By Josh Visser & Grant McDonald
Architecture students first described to The Eyeopener a field trip to New York City last week that proved to be “disappointing” and “disorganized.”
But only hours after the professor who organized the trip, Ian MacBurnie, was asked to comment for this article, a dozen or so architecture students took to The Eyeopener office with a new tune.
The students now described the trip as “a wonderful opportunity that we were given and lucky to have” and “were privileged to have gone.”
Students said they discussed issues with MacBurnie and were now satisfied with their trip.
They had just come from a lecture with MacBurnie where he told them that a negative article published about the trip could affect the department’s bid for a Master’s program.
The Post-Secondary Educational Quality Assessment Board is due to visit Ryerson on Thursday to look at the various departments that are applying for a Master’s program, including Architecture.
The school has been working on having an accredited Master’s for the last three years.
The students were adamant that any article being published would portray the department negatively and demanded that this article be withheld.
“I felt the discussion was a great catharsis to get everything out there that we hoped,” said Sean Robbins after the meeting.
“The profs just had a different idea of what the trip was,” said Jordan Matchett. “We appreciate the effort in organizing the trip. But it could have been much better.”
But when asked for specifics on what had changed over the previous two hours to make their trip better, there was no consensus.
One student suggested that they were “lucky to have four university professors take them around New York City on their (the professors’) weekend.”
Another said he didn’t want to be “seen as a whiny student.”
And yet another said they realized students had different expectations than professors in regards to the trip.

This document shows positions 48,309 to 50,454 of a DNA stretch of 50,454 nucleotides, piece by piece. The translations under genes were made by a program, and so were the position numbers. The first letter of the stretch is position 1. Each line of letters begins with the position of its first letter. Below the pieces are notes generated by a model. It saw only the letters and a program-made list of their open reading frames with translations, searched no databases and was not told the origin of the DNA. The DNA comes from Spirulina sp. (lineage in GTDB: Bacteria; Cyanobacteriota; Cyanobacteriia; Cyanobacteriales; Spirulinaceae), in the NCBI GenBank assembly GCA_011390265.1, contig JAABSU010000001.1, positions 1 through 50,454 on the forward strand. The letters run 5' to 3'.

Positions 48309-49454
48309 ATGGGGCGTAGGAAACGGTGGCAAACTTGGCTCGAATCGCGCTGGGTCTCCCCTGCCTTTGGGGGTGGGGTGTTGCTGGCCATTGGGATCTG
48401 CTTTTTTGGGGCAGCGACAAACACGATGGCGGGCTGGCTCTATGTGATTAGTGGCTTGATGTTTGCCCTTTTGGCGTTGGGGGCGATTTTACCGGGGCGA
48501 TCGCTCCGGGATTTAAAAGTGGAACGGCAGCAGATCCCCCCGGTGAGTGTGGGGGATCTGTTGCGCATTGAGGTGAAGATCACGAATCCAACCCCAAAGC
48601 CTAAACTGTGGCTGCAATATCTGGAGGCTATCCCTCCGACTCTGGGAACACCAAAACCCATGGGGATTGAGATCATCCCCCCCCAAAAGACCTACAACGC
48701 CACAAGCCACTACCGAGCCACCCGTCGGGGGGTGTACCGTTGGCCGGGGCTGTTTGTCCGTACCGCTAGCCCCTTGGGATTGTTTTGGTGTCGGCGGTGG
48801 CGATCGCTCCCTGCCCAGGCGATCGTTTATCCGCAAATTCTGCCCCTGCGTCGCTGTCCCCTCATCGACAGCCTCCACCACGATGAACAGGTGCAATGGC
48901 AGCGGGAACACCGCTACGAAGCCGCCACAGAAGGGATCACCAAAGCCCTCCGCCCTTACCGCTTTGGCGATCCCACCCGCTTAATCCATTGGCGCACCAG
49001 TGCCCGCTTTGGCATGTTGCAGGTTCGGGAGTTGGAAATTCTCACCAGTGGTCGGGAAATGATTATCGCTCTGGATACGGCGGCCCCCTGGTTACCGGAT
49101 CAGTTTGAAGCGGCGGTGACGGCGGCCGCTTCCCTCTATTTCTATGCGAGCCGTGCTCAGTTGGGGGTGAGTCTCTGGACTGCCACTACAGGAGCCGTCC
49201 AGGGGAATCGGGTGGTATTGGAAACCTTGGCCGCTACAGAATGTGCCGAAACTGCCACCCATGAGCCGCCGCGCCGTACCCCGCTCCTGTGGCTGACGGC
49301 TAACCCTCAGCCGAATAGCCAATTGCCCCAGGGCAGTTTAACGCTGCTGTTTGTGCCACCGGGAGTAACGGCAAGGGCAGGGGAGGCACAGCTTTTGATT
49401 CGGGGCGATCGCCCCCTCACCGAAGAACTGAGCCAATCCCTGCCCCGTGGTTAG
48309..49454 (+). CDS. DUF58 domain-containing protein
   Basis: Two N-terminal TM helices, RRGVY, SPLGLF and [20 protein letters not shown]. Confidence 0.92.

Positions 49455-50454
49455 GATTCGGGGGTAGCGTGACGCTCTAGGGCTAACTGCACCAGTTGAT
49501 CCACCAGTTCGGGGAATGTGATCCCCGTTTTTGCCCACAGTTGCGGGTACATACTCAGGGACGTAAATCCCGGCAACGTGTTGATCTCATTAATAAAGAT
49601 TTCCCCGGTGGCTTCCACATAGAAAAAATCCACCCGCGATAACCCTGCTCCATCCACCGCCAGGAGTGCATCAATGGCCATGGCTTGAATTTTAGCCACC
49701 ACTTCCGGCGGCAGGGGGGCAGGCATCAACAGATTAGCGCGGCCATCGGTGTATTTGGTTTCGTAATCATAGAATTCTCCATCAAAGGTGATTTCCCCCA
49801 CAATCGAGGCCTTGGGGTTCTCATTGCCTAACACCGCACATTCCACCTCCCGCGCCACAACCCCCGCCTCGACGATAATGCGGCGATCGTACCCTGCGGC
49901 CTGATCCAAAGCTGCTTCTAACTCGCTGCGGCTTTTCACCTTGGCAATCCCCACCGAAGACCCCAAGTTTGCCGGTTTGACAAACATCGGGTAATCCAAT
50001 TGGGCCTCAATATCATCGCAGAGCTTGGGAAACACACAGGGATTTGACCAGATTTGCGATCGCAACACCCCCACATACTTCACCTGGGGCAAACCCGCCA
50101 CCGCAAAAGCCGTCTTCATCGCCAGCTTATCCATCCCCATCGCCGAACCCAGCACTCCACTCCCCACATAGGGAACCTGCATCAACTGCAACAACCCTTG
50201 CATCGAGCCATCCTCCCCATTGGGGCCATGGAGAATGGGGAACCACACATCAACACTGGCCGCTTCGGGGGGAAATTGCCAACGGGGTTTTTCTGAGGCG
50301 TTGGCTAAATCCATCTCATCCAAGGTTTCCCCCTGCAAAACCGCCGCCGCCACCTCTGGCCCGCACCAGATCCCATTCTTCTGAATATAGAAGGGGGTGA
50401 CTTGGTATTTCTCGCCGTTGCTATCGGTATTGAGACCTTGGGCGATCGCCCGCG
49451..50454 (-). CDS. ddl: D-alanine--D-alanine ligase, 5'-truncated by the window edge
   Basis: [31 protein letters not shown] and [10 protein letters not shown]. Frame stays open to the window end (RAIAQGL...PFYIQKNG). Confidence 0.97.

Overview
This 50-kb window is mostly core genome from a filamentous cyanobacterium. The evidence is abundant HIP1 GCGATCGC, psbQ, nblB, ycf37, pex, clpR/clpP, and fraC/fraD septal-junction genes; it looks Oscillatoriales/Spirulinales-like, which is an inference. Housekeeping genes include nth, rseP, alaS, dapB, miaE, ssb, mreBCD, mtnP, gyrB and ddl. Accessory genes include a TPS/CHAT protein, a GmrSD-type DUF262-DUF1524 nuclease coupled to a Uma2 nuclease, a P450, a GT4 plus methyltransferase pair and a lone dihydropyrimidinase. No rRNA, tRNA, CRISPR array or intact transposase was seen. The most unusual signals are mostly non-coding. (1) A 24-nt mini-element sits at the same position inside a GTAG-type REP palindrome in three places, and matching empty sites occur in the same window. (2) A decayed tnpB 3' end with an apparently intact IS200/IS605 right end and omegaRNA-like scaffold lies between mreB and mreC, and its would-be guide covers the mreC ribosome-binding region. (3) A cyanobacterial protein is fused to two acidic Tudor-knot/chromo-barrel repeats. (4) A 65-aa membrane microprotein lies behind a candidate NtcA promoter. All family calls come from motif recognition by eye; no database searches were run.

Most students were concerned over the accreditation of a Master’s program and weren’t aware of this week’s looming inspection.
The third-year students originally came to The Eyeopener angry about their $500 field trip to various New York City architecture sites. The students said one of the main reasons for all the confusion was because the itinerary was altered half-way through the trip. As a result, one student was left looking for his group, missing out on the opportunities to see museums.
Students also described how they were denied access to various buildings or areas of buildings, despite the buildings being on their itinerary.
“I felt embarrassed showing up with 80 students unannounced to Cooper Union (a prestigious school of architecture) when we were under the impression that we’d be touring the school. It was very disappointing,” Kat Douthart said at noon on Tuesday.
“Unfortunately, I didn’t find (the field trip) enjoyable after it became clear our itinerary went to crap,” Robbins said earlier.
Things took a turn for the worse when they came home from the trip.
In an email obtained by The Eyeopener, MacBurnie asked the 80 students on the trip to bring “a $20.00 dollar contribution, in cash” to class.
Students said the money was being used as a “travel agent fee.” According to the students, MacBurnie also told them the money was to cover the cost of the professors who went on the trip.
MacBurnie wouldn’t confirm or deny the request to collect more money. He said “no comment” to each of the complaints.
“I’m not aware of any (complaints), so we are not having this interview,” MacBurnie said after being asked why the expensive trip was allegedly poorly planned.
Students paid $187 CAD for the bus ride, $135 for the hotel, plus the cost of food, subway and any museums that they successfully attended in American currency.
Nate Fisher said he went to New York with high expectations and that students were told by professors the trip was pretty much mandatory.
“This trip cost me almost $500,” said Fisher. “I can’t even pay off my tuition.”
After having an internal discussion with architecture students, Douthart no longer thought the experience was a negative one.
“There was good and there was bad but in the end we learned what we were supposed to,” Douthart said.